Identity And Indonesia’s Democratization

in Program

By Antonia Kerle – Indonesia’s regional and international significance is again on the rise.  Despite two cancellations of planned visits by President Obama, which have fuelled doubts about where Indonesia fits in the Administration’s priorities, bilateral relations with the United States have been improving steadily.   In many ways Indonesia is a huge success story, managing a difficult transition to democracy and an impressive degree of economic stability in the face of the global financial crisis and the related contraction of international trade and investment.  

Divisions within Indonesian society remain and in some cases are growing.  Issues concerning the open media, expanded personal freedom, religion and the state have become increasingly divisive in recent months.   Some conservative Islamic groups have used perceived excesses of media and personal freedom as an opportunity to widen their social and political bases.  Indonesia’s aspirations for a more prominent position on the world stage and desire to re-establish its former influence in Southeast Asia could ultimately be threatened by these internal divisions.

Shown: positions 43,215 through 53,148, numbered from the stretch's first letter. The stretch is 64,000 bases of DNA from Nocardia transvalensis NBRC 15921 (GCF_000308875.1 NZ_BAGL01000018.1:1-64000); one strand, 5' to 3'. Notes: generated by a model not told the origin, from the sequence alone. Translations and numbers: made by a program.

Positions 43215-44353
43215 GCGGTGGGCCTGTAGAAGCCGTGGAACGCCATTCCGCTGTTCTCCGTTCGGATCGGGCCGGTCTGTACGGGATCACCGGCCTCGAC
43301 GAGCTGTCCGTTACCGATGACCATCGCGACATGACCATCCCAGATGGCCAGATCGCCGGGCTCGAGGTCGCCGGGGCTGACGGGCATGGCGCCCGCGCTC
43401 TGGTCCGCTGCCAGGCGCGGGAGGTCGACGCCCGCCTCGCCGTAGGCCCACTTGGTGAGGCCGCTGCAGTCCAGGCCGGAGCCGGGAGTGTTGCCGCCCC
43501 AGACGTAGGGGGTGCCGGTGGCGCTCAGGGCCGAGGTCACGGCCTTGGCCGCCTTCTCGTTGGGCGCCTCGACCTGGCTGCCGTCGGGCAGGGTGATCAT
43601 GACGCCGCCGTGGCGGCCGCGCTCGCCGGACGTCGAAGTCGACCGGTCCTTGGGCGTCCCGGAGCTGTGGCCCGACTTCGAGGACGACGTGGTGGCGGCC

The relationship between Islam and the state in Indonesia has always been complex, but both the Guided Democracy (1945-1965) of Sukarno and Suharto’s New Order (1967-1998) suppressed Islamist activists and co-opted moderate Muslims.  Suharto forcefully suppressed radical Islamic groups and made acceptance of the secularist state ideology of Pancasilsa — monotheism (but not Islamic), just and humane civil society, representative democracy, national unity, and justice for all — a requirement for both traditionalist and modernist Muslim participation in electoral politics.  Many Muslims viewed these principles as secularist and hostile to Islamic values.  Under the authoritarian Army-backed regime, Muslim organizations necessarily eschewed politics and focused on community and national social services.  Towards the end of his regime when widespread corruption became too much even for many of his closest political allies, Suharto wrapped himself in Islamic colors. 

Western-style social and political freedoms are new to Indonesian society, and although they are part and parcel of the country’s emerging democracy, they are opposed by some but by no means all Muslim groups as anti-Islamic and contributing to immorality.  The fact that Islamic parties have not done well in national elections since the establishment of democracy suggests that most Indonesians don’t see an inherent conflict between democratic values and Islam.  For example, Indonesia’s largest Muslim party – the Islamic Prosperous Justice Party – received only 7.88% of the vote in the 2009 national elections, while another party with an implicit Islamic connection garnered only 6 percent.